Stars, too, were time travelers. How many of these ancient points of light were the last echoes of suns now dead? How many had been born but their light not yet come this far? If all the suns but ours collapsed tonight, how many lifetimes would it take us to realize that we were alone? I had always known the sky was full of mysteries - but not until now had I realized how full of them the earth was.
But these weren't the kind of monsters that had tentacles and rotting skin, the kind a seven-year-old might be able to wrap his mind around-they were monsters with human faces, in crisp uniforms, marching in lockstep, so banal you don't recognize them for what they are until it's too late.
I've never really been interested in the vintage photos people pay lots of money for -- civil war tintypes or old daguerrotypes of famous people. Nor do I have any interest in the really gross, dark stuff that some people pay top-dollar, like post-mortem photos of babies (yuck) or press photos of old murder scenes or whatever. I collect in these little niches most other people don't care about -- dark-and-weird-but-fun -- and photos that have been written on, which a lot of sellers think hurts their value. All of which is good news for me!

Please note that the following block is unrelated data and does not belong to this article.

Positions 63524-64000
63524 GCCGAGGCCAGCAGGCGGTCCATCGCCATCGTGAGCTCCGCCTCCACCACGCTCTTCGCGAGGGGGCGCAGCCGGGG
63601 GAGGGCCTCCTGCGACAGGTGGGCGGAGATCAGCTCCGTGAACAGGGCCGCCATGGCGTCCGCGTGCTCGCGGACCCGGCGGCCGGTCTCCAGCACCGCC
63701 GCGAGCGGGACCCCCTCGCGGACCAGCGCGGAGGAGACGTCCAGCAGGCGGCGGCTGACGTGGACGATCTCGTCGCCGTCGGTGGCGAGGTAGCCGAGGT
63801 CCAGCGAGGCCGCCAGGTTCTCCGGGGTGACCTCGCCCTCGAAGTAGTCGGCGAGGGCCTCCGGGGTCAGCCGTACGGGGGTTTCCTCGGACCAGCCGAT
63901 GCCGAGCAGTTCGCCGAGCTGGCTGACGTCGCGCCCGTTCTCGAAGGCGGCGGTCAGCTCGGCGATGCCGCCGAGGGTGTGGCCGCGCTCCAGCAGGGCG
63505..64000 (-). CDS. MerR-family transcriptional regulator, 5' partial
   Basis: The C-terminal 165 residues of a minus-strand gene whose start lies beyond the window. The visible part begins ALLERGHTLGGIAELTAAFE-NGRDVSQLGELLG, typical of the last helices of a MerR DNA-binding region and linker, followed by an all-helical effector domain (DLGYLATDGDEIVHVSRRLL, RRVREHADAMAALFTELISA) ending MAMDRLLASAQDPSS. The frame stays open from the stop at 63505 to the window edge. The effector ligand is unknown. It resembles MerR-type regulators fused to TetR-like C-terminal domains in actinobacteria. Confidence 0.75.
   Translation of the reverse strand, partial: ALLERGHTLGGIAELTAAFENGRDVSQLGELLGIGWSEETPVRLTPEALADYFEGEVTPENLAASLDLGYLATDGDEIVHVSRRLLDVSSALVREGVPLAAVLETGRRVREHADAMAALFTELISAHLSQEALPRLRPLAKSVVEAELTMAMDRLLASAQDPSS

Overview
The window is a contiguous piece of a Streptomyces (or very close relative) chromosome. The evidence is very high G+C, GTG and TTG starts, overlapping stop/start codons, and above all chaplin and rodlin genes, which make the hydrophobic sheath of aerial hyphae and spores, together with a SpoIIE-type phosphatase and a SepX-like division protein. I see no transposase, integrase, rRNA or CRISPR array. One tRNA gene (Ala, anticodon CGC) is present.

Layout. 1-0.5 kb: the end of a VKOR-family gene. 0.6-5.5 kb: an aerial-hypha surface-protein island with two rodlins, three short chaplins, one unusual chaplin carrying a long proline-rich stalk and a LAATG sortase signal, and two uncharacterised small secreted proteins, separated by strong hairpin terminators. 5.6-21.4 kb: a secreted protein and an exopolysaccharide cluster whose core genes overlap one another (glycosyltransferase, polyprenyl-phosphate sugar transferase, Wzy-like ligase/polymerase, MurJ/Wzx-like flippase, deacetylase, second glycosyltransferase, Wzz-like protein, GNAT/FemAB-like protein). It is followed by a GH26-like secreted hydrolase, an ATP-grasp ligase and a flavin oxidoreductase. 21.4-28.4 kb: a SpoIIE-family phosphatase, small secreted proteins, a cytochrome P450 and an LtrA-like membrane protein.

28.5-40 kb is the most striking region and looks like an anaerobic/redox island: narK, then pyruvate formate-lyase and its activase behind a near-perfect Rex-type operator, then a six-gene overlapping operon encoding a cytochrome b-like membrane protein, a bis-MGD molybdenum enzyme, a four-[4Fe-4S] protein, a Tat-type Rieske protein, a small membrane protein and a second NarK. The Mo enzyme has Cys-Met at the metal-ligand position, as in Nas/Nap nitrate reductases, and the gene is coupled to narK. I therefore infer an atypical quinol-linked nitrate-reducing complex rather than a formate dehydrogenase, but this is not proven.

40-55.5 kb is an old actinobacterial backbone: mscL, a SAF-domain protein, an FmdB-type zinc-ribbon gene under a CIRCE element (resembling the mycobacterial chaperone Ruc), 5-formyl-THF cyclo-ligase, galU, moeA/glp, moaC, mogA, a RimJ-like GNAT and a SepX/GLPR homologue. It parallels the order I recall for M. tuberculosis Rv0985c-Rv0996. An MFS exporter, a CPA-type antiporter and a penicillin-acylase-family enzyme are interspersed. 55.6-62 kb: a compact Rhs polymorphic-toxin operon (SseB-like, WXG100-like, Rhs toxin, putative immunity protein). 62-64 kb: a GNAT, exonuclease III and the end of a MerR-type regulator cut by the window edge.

I own a few thousand snapshots, which is small by the standards of most collectors I know. I generally only buy photos I think I may actually be able to use in a book one day. I need that focus when buying, because without it I'd just buy everything and my house would be overrun with bucket loads of snapshots; there are just too many beautiful images in the world, and I'd need to own them all.
There was romance in the unknown, but once a place had been discovered and cataloged and mapped, it was diminished, just another dusty fact in a book, sapped of mystery. So maybe it was better to leave a few spots on the map blank. To let the world keep a little of its magic, rather than forcing it to divulge every last secret. Maybe it was better, now and then, to wonder.